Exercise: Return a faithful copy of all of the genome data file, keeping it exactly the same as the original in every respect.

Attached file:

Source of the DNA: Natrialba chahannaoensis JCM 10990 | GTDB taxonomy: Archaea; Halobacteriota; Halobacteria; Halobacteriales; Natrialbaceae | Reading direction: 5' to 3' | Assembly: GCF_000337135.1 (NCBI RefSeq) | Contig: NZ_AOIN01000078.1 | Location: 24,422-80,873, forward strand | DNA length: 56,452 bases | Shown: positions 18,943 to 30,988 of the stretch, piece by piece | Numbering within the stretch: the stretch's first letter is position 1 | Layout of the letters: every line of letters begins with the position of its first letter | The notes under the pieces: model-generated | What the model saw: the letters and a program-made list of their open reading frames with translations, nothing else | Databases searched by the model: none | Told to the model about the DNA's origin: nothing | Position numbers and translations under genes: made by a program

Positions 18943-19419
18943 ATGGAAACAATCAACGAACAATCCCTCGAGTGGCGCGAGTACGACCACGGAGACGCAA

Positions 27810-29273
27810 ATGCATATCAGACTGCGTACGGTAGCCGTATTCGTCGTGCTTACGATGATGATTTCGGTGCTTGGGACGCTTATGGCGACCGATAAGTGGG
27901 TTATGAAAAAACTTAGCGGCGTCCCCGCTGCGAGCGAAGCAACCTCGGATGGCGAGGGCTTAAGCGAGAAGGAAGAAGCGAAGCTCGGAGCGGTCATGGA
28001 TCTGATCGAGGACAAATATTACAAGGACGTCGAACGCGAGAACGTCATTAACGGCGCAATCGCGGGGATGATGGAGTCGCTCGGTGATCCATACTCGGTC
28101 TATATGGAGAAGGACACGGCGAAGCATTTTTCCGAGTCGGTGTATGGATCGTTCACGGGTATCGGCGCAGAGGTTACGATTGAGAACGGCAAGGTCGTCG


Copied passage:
Source of the DNA: Natrialba chahannaoensis JCM 10990 | GTDB taxonomy: Archaea; Halobacteriota; Halobacteria; Halobacteriales; Natrialbaceae | Reading direction: 5' to 3' | Assembly: GCF_000337135.1 (NCBI RefSeq) | Contig: NZ_AOIN01000078.1 | Location: 24,422-80,873, forward strand | DNA length: 56,452 bases | Shown: positions 18,943 to 30,988 of the stretch, piece by piece | Numbering within the stretch: the stretch's first letter is position 1 | Layout of the letters: every line of letters begins with the position of its first letter | The notes under the pieces: model-generated | What the model saw: the letters and a program-made list of their open reading frames with translations, nothing else | Databases searched by the model: none | Told to the model about the DNA's origin: nothing | Position numbers and translations under genes: made by a program

Positions 18943-19419
18943 ATGGAAACAATCAACGAACAATCCCTCGAGTGGCGCGAGTACGACCACGGAGACGCAA

Positions 27810-29273
27810 ATGCATATCAGACTGCGTACGGTAGCCGTATTCGTCGTGCTTACGATGATGATTTCGGTGCTTGGGACGCTTATGGCGACCGATAAGTGGG
27901 TTATGAAAAAACTTAGCGGCGTCCCCGCTGCGAGCGAAGCAACCTCGGATGGCGAGGGCTTAAGCGAGAAGGAAGAAGCGAAGCTCGGAGCGGTCATGGA
28001 TCTGATCGAGGACAAATATTACAAGGACGTCGAACGCGAGAACGTCATTAACGGCGCAATCGCGGGGATGATGGAGTCGCTCGGTGATCCATACTCGGTC
28101 TATATGGAGAAGGACACGGCGAAGCATTTTTCCGAGTCGGTGTATGGATCGTTCACGGGTATCGGCGCAGAGGTTACGATTGAGAACGGCAAGGTCGTCG